Study – A multi-detector chromatographic approach for characterization and quantitation of botanical constituents to enable in silico safety assessments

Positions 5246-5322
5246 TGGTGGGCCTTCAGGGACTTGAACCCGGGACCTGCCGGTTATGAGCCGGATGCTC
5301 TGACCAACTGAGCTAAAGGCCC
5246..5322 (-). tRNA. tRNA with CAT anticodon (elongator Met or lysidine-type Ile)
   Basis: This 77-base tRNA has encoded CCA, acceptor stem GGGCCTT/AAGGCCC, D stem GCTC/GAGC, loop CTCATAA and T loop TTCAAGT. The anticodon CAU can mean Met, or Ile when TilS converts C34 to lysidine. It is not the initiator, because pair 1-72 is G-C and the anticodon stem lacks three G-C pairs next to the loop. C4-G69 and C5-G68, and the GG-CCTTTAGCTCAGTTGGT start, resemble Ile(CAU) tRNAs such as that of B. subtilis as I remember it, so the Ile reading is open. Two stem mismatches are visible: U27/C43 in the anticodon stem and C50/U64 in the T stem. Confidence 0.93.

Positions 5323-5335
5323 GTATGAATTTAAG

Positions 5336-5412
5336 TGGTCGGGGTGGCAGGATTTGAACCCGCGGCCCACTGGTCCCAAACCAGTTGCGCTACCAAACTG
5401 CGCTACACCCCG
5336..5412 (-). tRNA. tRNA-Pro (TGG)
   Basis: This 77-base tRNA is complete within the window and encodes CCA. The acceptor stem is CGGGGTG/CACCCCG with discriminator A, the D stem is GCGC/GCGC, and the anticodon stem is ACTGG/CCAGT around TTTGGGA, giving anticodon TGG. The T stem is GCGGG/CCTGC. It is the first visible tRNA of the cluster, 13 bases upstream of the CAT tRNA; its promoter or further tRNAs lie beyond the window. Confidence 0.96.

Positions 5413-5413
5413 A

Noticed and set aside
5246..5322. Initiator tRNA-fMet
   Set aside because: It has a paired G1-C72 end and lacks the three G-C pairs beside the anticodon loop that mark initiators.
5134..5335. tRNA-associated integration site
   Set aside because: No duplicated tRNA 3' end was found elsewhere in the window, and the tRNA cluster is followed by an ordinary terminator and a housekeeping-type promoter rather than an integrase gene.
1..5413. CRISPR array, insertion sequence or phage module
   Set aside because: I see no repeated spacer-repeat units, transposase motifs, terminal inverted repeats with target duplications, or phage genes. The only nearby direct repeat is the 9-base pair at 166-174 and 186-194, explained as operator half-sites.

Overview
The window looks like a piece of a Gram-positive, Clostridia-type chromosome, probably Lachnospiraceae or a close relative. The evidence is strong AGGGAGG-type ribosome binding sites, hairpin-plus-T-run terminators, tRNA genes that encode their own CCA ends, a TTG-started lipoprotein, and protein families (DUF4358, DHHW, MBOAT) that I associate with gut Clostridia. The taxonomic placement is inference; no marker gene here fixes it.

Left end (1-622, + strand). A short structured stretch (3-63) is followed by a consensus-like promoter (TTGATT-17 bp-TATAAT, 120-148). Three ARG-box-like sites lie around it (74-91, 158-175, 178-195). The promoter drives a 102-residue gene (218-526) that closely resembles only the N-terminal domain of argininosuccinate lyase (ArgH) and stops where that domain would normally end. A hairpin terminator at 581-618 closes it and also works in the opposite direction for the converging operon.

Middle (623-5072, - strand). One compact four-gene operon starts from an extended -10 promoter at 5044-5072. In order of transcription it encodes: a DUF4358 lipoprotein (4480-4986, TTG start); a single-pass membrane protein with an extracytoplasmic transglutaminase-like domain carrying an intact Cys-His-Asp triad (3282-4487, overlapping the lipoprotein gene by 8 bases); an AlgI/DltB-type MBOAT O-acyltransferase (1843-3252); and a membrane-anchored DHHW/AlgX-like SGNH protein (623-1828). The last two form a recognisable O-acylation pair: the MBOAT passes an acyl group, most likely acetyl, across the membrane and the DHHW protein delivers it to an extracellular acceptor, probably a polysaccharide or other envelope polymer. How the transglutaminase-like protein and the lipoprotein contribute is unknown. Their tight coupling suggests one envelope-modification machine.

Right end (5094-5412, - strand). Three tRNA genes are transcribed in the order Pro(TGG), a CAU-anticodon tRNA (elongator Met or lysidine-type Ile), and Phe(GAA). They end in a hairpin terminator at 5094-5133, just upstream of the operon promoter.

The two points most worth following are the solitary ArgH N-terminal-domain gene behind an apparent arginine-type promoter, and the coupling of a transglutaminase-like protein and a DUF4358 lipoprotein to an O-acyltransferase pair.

An approach has been developed to characterize the individual chemical constituents of botanicals. The challenge was to identify and quantitate the significant analytes in these complex mixtures, largely in the absence of authentic standards. The data-rich information content generated by this three-detector configuration was specifically intended to be used to conduct safety and/or quality evaluations for complex botanical mixtures, on a chemical constituent basis. The approach utilized a broad gradient UHPLC chromatographic separation. Following the chromatographic separation and UV detection, the eluent was split and sent into a charged aerosol detector (CAD), for quantitation, and a quadrupole/time-of-flight high-resolution mass spectrometer for component identification. The known bias of the otherwise universal CAD response, for organic solvent composition of the mobile phase, was compensated by the addition of an inverse gradient make-up stream. This approach and the orthogonal information content from the chromatography and three different detectors was specifically designed to enable in-silico safety assessments. These guide, minimize, or even eliminate the need for in vivo and in vitro safety assessments. The methodology was developed and demonstrated using standardized extracts of Ginkgo biloba. Results from the development of this novel approach and the characterization example reported here demonstrate the suitability of this instrumental configuration for enabling in-silico safety assessments and proving general quality assessments of botanicals…